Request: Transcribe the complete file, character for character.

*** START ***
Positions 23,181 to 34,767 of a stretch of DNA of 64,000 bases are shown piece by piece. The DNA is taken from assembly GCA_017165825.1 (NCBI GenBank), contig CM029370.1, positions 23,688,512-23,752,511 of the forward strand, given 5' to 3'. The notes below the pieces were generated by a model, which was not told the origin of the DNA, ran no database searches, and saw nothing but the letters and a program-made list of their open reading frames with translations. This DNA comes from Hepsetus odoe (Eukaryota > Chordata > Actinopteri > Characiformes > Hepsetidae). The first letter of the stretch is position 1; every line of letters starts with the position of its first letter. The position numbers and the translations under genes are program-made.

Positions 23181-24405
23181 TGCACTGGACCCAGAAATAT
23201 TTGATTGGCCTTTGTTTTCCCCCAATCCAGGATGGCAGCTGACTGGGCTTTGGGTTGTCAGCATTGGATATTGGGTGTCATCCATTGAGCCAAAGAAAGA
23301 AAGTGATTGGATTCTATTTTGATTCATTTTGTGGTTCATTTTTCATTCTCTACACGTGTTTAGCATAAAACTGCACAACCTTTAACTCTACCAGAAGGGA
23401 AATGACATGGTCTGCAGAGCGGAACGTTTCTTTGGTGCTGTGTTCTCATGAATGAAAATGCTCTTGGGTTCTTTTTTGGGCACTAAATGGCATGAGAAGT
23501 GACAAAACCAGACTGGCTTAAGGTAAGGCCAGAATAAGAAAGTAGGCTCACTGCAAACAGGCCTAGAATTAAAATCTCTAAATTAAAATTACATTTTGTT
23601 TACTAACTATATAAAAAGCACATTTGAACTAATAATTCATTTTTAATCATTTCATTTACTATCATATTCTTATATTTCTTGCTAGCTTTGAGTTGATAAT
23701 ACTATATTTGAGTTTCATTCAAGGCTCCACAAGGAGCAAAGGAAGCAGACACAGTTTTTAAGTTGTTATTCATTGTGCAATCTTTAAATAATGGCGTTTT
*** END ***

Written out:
Positions 23,181 to 34,767 of a stretch of DNA of 64,000 bases are shown piece by piece. The DNA is taken from assembly GCA_017165825.1 (NCBI GenBank), contig CM029370.1, positions 23,688,512-23,752,511 of the forward strand, given 5' to 3'. The notes below the pieces were generated by a model, which was not told the origin of the DNA, ran no database searches, and saw nothing but the letters and a program-made list of their open reading frames with translations. This DNA comes from Hepsetus odoe (Eukaryota > Chordata > Actinopteri > Characiformes > Hepsetidae). The first letter of the stretch is position 1; every line of letters starts with the position of its first letter. The position numbers and the translations under genes are program-made.

Positions 23181-24405
23181 TGCACTGGACCCAGAAATAT
23201 TTGATTGGCCTTTGTTTTCCCCCAATCCAGGATGGCAGCTGACTGGGCTTTGGGTTGTCAGCATTGGATATTGGGTGTCATCCATTGAGCCAAAGAAAGA
23301 AAGTGATTGGATTCTATTTTGATTCATTTTGTGGTTCATTTTTCATTCTCTACACGTGTTTAGCATAAAACTGCACAACCTTTAACTCTACCAGAAGGGA
23401 AATGACATGGTCTGCAGAGCGGAACGTTTCTTTGGTGCTGTGTTCTCATGAATGAAAATGCTCTTGGGTTCTTTTTTGGGCACTAAATGGCATGAGAAGT
23501 GACAAAACCAGACTGGCTTAAGGTAAGGCCAGAATAAGAAAGTAGGCTCACTGCAAACAGGCCTAGAATTAAAATCTCTAAATTAAAATTACATTTTGTT
23601 TACTAACTATATAAAAAGCACATTTGAACTAATAATTCATTTTTAATCATTTCATTTACTATCATATTCTTATATTTCTTGCTAGCTTTGAGTTGATAAT
23701 ACTATATTTGAGTTTCATTCAAGGCTCCACAAGGAGCAAAGGAAGCAGACACAGTTTTTAAGTTGTTATTCATTGTGCAATCTTTAAATAATGGCGTTTT